This brasserie’s political heritage goes back to Lenin and Trotsky, both occasional visitors before the Russian Revolution, reports Gilles Brochard.
One imagines the Russians running into regulars Picasso and Modigliani. The latter, a penniless drunk, often paid his bills with paintings. When he died aged 35 in 1920, the Rotonde’s founder, Victor Libion, thinking that Modigliani would become even more obscure in death than he had been in life, retrieved his canvases from the cellar and burnt them on the pavement, recount the brothers Gérard and Serge Tafanel, whose family has run the place for 48 years.
Today, replicas of Modigliani’s works hang above the eternal red plush and mirrors. Narrow your eyes and you could be back in the 1920s. In that decade, Paris’s années folles (crazy years), this brasserie was so famous that when Charlie Chaplin arrived in town his first words were “Take me to La Rotonde,” say the Tafanels.
More recent regulars include the politicians François Hollande, Ségolène Royal and Philippe de Villiers. But the Rotonde’s most famous living customer is Emmanuel Macron. The Tafanels first vaguely noticed him amid a group of young people brought in regularly by an older man, who seemed to be some kind of professor. Later, Macron found a flat in a nearby street and became a regular. One day he handed the brothers his business card from Rothschild, the investment bank. He often came in with his wife Brigitte, and once even brought his parents. He likes oysters, reveal the Tafanels.
During Macron’s time as economics minister, he frequently ate here with his British counterpart George Osborne, who was sufficiently charmed to return later with family.
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The brothers rave about Macron. They cannot understand his reputation for arrogance. He’d eat without fuss at any small table, they say, and would always drop into the kitchen afterwards to greet the cooks and washers-up.
Then, suddenly, the Tafanels’ customer was running for president. On April 23 2017, the first round of the presidential elections, the brothers got a call to say that Macron wanted to bring a few of his campaign staff round that evening for a bite. Later on, Brigitte warned the Tafanels, “If we win, we’ll come with more.”
Phone calls continued throughout the day, and as the polls looked better and better for Macron, the number of expected diners rose: the Tafanels were told to prepare for 40 people, then 50, and in the end, when Macron topped the first round, more than 200 showed up, the group practically bursting out of the Rotonde.
When Gérard returned home, shattered, at about 4am, he turned on the TV to discover that his brasserie had become infamous. Macron’s dinner was being portrayed as an elite bacchanal to rival Sarkozy’s “Night at Fouquet’s”.
Initially, the brothers were outraged — “We are sons of peasants,” says Gérard, and their prices are nowhere near Fouquet’s — but they concede with hindsight that the coverage was great for business. On a recent weekday afternoon, the terrace was packed with tourists. However, that may have been more Modigliani’s doing than Macron’s.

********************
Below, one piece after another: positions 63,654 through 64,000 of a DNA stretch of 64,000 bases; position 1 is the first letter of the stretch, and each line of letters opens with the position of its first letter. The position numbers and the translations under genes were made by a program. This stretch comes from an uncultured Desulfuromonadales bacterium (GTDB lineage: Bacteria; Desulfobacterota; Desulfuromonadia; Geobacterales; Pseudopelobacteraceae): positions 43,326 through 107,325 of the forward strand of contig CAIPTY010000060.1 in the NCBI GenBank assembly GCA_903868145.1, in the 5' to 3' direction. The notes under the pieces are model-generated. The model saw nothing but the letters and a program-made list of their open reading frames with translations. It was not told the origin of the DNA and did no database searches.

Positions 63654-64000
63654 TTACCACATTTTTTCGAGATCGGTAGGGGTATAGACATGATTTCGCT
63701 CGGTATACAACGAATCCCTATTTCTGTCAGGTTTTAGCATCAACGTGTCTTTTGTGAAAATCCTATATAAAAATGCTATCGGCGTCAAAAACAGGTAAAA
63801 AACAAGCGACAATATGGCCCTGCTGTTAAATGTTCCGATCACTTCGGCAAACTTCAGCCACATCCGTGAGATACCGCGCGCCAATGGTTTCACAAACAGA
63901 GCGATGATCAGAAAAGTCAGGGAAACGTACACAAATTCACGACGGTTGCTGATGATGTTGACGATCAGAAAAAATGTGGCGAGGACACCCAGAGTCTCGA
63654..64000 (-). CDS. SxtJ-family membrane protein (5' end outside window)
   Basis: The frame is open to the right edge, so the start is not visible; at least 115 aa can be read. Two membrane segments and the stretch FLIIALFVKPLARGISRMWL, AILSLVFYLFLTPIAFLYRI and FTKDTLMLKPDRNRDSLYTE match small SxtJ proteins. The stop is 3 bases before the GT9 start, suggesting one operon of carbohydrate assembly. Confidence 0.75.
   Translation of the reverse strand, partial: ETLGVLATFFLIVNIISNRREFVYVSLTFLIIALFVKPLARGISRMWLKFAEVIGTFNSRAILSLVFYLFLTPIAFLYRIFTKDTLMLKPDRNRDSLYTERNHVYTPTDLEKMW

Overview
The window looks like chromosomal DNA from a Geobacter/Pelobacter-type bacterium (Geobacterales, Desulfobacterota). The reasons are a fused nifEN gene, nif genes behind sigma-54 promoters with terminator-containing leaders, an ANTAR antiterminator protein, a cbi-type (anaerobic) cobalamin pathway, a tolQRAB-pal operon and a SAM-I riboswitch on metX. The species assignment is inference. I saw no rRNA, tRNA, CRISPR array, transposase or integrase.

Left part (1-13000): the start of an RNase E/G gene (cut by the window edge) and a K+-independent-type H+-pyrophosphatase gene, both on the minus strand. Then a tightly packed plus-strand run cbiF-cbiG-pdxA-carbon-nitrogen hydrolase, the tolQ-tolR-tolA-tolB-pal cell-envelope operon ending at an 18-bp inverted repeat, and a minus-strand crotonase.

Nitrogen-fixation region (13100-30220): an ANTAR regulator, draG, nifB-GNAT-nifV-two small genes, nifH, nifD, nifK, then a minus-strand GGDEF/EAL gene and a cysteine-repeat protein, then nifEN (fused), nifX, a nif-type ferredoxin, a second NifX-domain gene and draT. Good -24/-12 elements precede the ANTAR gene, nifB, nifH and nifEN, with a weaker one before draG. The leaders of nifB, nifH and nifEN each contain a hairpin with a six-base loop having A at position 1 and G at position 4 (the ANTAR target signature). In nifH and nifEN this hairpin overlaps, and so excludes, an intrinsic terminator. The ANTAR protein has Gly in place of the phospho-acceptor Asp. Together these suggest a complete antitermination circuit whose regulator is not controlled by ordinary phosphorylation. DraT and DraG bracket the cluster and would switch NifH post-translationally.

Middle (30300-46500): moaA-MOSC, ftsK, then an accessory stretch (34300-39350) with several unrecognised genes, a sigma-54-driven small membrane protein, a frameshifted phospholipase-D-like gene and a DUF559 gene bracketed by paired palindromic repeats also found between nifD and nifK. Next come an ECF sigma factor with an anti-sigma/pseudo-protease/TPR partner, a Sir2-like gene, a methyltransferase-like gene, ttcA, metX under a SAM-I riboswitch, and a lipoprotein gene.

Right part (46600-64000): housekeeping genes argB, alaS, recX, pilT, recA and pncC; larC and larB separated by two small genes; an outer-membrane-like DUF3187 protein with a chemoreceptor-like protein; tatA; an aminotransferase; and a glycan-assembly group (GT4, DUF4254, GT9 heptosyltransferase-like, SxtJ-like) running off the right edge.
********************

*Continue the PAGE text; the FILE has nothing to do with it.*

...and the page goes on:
5. Le Stresa
7 rue Chambiges, 75008 Paris
- Good for: seeing power
- Not so good for: getting through the door
- FYI: in season, Le Stresa is known for its truffles. Two pasta dishes are named after actor regulars: the trenette Alain Delon is served with cherry tomatoes, mozzarella and rocket, while the spaghetti Jean-Paul Belmondo comes with spicy tomato sauce, olives and garlic
A casual passer-by would hardly notice Le Stresa. Though smack in the middle of the “triangle d’or” of wealthy Paris, the city’s chic business and shopping district, it’s a faintly dingy, family-run little trattoria on a quiet side street, devoid of car valets or paparazzi. Yet it may be the most exclusive restaurant in Paris.
Le Stresa’s front-of-house man Tonio Faiola has the white shirt, unbuttoned sleeves and friendly smile of a small-town trattoria owner. He and his four southern Italian brothers and their nephew do all the work here except the washing up. But ordinary as Le Stresa looks, he admits: “We are a bit of a closed club. Our system is to know our guests.”
You can get a table here only on the say-so of another regular — and almost all of them are men from the elite of their professions, whether it’s fashion, finance, tennis, the arts or politics. They come here knowing that everything said in Le Stresa stays in Le Stresa. When François Mitterrand was president, his councillor, minister, pal and informal gastronomic adviser Michel Charasse used to bring him. Later, another president, Nicolas Sarkozy, and his wife Carla Bruni Sarkozy became regulars.
In the front room, with its 1950s decor of plain wood and raspberry-coloured furniture, the tables sit elbow to elbow in a horseshoe. Since you can’t help but overhear your neighbours’ conversation, the Faiolas have mastered the art of who gets to sit next to whom. The house rule: no tables from the same profession side by side. And if all goes well, then later in the meal the hosts will often introduce one table to its neighbour, thus solidifying the Parisian intra-elite bonds. On a cheery evening, the room can feel like a single table — almost unheard of in this generally standoffish city.
Le Stresa’s most private conversations are reserved for the solitary tables at the back, one of which sits under a replica of the Louvre Abu Dhabi, a gift from the architect and customer Jean Nouvel.
Discreet homages to the club members’ success adorn Le Stresa’s walls: a Ferrari model signed by champion driver Michael Schumacher, portraits of the sculptor César and photographs by the aristocratic American artist Peter Beard. (Le Stresa’s US clientele — Woody Allen, John McEnroe and Leonardo DiCaprio, and Andy Warhol before them — are not random tourists.)